Disney’s ‘Winnie the Pooh’ leaves girls out

Here’s the poster for Disney’s new summer movie ‘Winnie the Pooh.’ Notice someone missing?

Here’s a hint– I blogged about a poster of Gnomeo and Juliet that had the same invisible issue, in spite of the movie title, no less, though that ratio was 9 to 0.

Disney's Winnie the Pooh movie poster

Here’s the cast of ‘Winnie the Pooh’:

Winnie the Pooh



Christopher Robin






Disney’s new movie stars eight males and one female. I know this because I’ve been watching Caillou (another boy-starring cartoon named after the boy it stars) on PBS with my two year old daughter. The commercials for summer’s new animated Pooh movie cycle on. So as my daughter meets Tigger and the others (we haven’t seen Kanga yet) she’s learning, once again, that girls are not that important in imaginary world. Just like the real one. So much for telling her she can grow up to be president.

12 thoughts on “Disney’s ‘Winnie the Pooh’ leaves girls out

  1. Of course female characters should frequent and equal in modern children story’s but Winnie the Pooh is very old and is based on it’s books which are based on the imagination and toys of Christopher Robin, who is a boy! of course the characters are going to be mostly male. I am a girl who grew up with Winne the Pooh and I turned out just fine, presides it doesn’t really matter because most kids think that either Rabbit or Piglet are girls anyway.

  2. Are you kidding me? Isn’t bad enough that Disney banished A A Milne’s own son from the show My Friends Tiger and Pooh, because they wanted to market to girl consumers? At least they brought him back for this film. This is something to rejoice about. Female characters dominate folkloric and children’s literary works from fairy tales to Anne of Green Gables. Milne’s is one of the few books featuring sensitive, non-snarky or Ill-behaved boy characters out there. Boys need role good role models too.

    Helen, Carol’s Mom

    • I agree that boys need better, non-stereotypical role models too. One of the things about gender stereotypes is that they are bad for everyone, boys and girls alike. And I wouldn’t say that “Winnie-the-Pooh” is the most egregious example of the problem of lack of female representation – there are many other wonderful things about it, including a sensitive male protagonist as you point out, that are worth hanging onto.

      But I have to disagree with the statement that females dominate children’s literary works from fairy tales to Anne of Green Gables. It seems to me that most of the girls in folklore are passive “rewards” for boys who complete quests. The active characters in the anthologies of folk and fairy tales on my shelf are overwhelmingly male. In the Disney movies where girls are protagonists their main goal is to get a man (though I was glad to see that Princess Tiana’s dream was to open a restaurant.) Disney has made progress since “Snow White” but there is still a long way to go.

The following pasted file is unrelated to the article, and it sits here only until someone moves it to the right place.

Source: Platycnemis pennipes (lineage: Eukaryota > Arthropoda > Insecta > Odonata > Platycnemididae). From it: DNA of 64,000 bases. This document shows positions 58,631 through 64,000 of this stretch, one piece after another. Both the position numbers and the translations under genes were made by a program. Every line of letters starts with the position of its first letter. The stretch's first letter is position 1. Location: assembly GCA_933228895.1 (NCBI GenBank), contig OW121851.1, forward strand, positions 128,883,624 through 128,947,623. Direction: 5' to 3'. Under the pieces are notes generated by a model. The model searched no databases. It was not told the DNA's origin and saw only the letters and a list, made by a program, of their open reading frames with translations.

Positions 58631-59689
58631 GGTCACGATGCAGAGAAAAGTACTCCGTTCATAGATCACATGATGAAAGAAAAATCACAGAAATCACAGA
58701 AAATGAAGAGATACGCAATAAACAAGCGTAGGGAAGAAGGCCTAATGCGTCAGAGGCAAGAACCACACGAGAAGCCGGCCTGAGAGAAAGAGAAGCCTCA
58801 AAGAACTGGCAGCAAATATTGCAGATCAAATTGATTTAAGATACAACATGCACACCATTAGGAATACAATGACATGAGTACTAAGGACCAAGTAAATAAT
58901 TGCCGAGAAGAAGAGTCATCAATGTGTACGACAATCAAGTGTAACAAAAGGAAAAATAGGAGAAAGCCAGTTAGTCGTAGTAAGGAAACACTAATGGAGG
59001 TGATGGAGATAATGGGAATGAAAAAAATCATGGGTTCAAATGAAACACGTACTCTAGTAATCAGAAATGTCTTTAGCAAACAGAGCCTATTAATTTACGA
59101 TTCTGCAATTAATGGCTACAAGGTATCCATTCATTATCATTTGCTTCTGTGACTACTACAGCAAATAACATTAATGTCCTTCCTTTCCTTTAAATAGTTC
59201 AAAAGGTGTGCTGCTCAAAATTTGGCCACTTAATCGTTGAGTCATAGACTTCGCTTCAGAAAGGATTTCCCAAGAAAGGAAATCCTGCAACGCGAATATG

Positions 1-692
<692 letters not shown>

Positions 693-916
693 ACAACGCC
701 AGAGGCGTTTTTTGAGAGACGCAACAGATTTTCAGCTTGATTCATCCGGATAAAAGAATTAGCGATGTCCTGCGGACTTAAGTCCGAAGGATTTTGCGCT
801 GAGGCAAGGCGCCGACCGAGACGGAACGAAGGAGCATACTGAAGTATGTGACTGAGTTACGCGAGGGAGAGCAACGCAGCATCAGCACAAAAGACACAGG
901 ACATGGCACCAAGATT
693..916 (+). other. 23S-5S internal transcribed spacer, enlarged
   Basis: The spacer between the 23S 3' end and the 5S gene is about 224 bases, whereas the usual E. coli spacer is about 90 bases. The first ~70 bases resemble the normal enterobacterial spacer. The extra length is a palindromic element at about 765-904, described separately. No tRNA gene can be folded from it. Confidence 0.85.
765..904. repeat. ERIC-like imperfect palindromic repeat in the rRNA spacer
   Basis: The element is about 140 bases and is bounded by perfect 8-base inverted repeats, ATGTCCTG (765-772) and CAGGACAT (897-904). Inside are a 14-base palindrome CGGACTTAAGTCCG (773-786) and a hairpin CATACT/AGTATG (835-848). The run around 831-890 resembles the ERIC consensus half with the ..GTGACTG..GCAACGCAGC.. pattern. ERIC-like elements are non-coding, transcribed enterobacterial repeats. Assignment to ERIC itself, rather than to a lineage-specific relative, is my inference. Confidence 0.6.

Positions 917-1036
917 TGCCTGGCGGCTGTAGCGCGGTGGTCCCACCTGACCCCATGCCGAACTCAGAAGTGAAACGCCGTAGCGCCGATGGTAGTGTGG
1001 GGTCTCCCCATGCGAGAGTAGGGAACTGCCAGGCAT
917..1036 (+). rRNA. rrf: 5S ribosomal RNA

“Anne of Green Gables” is a beloved book, but it’s just one book. I can think of some other examples of good female role models in books, thank goodness, and perhaps the rarity of these role models is part of what makes them so cherished by book-loving girls like I was. If you look at the statistics though, there are still far fewer female characters than male. http://msmagazine.com/blog/blog/2011/05/25/where-are-the-girls-in-childrens-lit/

      I would love to see a study that examines the number and quality of role models in the media for children of both sexes. I’ve got a little boy too, and sometimes I’m dismayed to see how the selection of t-shirts with messages on them overwhelmingly present a hyper-aggressive version of masculinity. Can’t my little boys clothes call him smart or curious or a good friend? Must he always be “tough”? How early do we have to start pushing this one note version of what it means to be a boy or a man?

      I support the creation of literature, movies, and all kinds of media that provide an alternative to the gender and racial stereotypes that the lazy mind always falls back on. Instead of recycling the tropes of the past, I believe we should create new visions of our own.

  3. I have to comment that in the case of Pooh, I agree with Kate – they never really defined the characters as male or female in the book. The voices make them the gender that we perceive. Also, Milne wrote the books for hi son specifically so the characters were boys to appeal to him. If you look at Alice In Wonderland, writter for a little girl that Carroll know, the character is a girl. In those cases it’s a matter of context. But I totally agree with the notion of Smurfette Syndrome – the female characters are often missing or completely fatuous.